Johnson,HarryG.,“Optimum Tariffs and Retaliation,”Review of Economic Studies (Edinburgh), Vol. 21 (1954), pp. 14253.

    Rubinstein,Ariel,“Perfect Equilibrium in a Bargaining Model,”Econometrica (Evanston, Illinois), Vol. 50 (January1982), pp. 97109.

    Sutton,John,“Non-Cooperative Bargaining Theory: An Introduction,”Review of Economic Studies (Edinburgh), Vol. 53 (October1986), pp. 70924.

Mr. Bulow is a Professor in the Graduate School of Business at Stanford University.

Mr. Rogoff is a Professor of Economics at the University of Wisconsin, Madison. This paper was prepared while he was a visiting scholar in the Research Department of the Fund.

For an analysis of the case where bargaining is bilateral, see Bulow and Rogoff (1989a). See Eaton, Gersovitz, and Stiglitz (1986) for a discussion of the early literature, in which creditors are implicitly assumed to have all the bargaining power.

Even if no special problems enforcing contracts across national borders existed, one still could not index legal contracts to variables that are only observed by one of the two contracting parties, or to variables that both parties observe but that are prohibitively expensive for a third party (for example, a court) to verify.

An alternative view holds that sovereign debtors repay mainly to preserve their reputation for repayment in world capital markets. For a skeptical assessment of this view, see Bulow and Rogoff (1989b).

For a discussion of the empirical evidence on lenders’ ability to punish borrowers, and of some of the underlying legal issues, see Alexander (1987) or the Appendix to Bulow and Rogoff (1989a).

We are somewhat overstating the differences between domestic and international contracts here. Indeed, many of the bargaining issues analyzed here are present in the domestic setting, albeit in less acute form.

The discussion of bilateral bargaining here is based on our earlier paper (Bulow and Rogoff (1989a)).

Allowing the time interval to be of arbitrary length h will make it easier later to consider the limiting case of continuous bargaining.

The model here may be thought of as holding constant the aggregate bargaining power of the banks relative to the country. In the bargaining analysis below, this is tantamount to saying that the banks’ share of the offers is fixed.

The banking consortium typically includes representatives from all the borrower’s major industrial country trading partners; this situation maximizes lenders’ legal rights in the event of default.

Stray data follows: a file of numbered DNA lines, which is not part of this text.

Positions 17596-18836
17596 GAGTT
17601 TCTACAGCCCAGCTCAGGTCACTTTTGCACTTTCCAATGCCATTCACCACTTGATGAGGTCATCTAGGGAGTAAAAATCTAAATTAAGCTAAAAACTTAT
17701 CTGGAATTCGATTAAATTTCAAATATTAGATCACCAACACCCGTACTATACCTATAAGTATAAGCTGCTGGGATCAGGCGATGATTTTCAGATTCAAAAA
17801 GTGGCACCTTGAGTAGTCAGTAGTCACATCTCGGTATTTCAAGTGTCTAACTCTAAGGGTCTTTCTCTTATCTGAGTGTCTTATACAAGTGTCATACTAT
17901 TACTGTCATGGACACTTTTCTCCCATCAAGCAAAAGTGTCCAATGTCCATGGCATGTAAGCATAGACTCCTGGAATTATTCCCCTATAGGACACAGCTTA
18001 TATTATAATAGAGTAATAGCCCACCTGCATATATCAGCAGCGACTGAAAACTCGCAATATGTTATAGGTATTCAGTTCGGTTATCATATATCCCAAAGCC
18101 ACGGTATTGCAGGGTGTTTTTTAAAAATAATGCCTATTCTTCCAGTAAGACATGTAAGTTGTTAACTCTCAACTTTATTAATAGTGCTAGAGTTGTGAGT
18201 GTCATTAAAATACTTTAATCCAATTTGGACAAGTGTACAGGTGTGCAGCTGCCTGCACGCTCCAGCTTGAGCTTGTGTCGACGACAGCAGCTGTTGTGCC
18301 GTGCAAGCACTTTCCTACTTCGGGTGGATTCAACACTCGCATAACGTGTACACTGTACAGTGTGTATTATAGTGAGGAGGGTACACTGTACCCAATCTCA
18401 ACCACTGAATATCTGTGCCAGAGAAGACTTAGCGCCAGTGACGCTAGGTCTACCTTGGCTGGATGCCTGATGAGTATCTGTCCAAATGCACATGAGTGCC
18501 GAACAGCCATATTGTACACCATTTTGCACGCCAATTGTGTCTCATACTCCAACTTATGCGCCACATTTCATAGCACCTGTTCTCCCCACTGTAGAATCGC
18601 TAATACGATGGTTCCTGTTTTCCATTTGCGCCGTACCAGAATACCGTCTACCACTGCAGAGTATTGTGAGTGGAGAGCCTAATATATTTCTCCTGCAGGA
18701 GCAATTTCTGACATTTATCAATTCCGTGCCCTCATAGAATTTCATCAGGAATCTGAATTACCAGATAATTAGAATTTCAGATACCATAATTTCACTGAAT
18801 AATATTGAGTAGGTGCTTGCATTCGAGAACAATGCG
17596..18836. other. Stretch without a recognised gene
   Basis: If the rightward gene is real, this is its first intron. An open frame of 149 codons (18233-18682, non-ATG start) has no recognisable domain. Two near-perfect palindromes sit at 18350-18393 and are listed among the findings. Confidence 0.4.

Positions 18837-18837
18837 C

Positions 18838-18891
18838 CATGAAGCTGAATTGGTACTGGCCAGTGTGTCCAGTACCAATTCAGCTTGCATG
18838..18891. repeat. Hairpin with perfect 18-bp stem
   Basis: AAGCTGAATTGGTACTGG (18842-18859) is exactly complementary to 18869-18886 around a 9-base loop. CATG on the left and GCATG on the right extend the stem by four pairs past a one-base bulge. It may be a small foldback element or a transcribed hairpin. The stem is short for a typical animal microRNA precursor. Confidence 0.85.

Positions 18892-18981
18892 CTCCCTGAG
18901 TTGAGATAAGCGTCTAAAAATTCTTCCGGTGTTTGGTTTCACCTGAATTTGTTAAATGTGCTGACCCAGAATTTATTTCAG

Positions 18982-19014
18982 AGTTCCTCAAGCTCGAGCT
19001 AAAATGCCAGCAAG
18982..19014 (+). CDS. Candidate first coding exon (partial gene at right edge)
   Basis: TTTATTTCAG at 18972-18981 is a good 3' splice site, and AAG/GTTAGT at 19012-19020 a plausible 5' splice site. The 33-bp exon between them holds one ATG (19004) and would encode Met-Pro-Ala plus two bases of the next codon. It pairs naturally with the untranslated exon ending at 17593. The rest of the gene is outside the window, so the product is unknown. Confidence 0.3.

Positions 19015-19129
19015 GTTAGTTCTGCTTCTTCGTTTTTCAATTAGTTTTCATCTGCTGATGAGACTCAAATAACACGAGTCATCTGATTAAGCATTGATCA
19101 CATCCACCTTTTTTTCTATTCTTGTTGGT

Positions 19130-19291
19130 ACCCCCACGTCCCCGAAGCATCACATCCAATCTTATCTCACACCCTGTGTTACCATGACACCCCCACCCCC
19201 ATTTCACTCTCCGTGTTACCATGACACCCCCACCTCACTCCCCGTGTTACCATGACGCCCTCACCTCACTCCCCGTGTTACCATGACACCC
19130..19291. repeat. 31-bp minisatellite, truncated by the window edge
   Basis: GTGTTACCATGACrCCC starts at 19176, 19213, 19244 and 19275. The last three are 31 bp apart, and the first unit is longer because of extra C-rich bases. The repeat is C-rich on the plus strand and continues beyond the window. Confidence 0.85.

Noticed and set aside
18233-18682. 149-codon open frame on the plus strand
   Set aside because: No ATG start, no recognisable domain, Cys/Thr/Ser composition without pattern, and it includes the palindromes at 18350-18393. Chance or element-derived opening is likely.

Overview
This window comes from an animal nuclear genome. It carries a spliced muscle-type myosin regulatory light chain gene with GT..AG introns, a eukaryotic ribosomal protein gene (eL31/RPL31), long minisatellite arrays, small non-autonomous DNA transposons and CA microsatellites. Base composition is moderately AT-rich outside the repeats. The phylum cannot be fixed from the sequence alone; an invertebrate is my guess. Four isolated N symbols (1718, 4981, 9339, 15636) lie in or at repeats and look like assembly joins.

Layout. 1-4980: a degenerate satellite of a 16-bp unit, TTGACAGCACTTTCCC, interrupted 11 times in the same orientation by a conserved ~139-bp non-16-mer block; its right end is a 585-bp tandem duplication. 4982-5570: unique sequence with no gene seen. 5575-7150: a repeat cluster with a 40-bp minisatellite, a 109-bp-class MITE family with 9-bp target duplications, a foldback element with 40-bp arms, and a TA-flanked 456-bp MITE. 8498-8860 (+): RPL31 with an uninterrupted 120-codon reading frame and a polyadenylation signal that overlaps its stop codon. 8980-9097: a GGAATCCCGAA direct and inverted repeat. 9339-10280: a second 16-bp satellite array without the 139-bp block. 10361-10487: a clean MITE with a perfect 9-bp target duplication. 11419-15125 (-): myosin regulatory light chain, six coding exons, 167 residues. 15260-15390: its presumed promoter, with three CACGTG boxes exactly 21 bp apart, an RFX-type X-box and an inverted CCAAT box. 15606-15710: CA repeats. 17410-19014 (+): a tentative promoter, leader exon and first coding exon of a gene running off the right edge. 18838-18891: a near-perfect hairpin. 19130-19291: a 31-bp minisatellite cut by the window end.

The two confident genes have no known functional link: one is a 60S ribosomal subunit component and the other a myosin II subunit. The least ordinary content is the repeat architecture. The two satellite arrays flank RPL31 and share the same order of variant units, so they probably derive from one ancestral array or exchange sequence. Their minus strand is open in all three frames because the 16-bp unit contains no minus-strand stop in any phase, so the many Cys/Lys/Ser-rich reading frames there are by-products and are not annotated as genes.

As Bulowand Rogoff (1989a) show, it is not difficult to allow for uncertainty in this framework. The focus here is on the extension to multilateral bargaining; our main results do not depend on the assumption of perfect foresight.

In practical terms, it is best to think of this payment as the net resource transfer from the country to its creditors. The net resource transfer is essentially the country’s current interest payment minus any so-called new money loans.

Although we do not stress it here, there is actually a fundamental difference between our model and Rubinstein’s. In Rubinstein’s model, once an agreement is reached, it cannot be renegotiated. Here, the country always has the option of asking for rescheduling of the agreement. To solve this problem in general is quite difficult, but it is possible to solve the model for the risk-neutral case considered here.

Note that we are assuming that the profits of bank investors do not enter into the creditor-country government’s utility function. Similar results obtain as long as the creditor-country government values an extra dollar of bank profits less than an extra dollar of government surplus.

Note that the creditor-country’s sidepayments can take many forms other than cash payments: military assistance, a lowering of tariffs, changes in immigration laws, and so forth.

The analysis would be similar if the creditor country also could store some of its own export good. The key assumption here is that both sides’ gains from trade are linear in the level of bilateral trade; the model is much easier to solve in the linear case.

The derivation of equations (8) follows the same algorithm presented in Bulow and Rogoff (1989a) for the bilateral case. In deriving the conditions for an equilibrium bargain, we have not allowed for history-dependent strategies. One can show, however, that the equilibrium considered in the text is the unique equilibrium of the limiting finite-horizon game, and it is also the unique equilibrium when strategies are continuous in the history of the game; see Sutton (1986).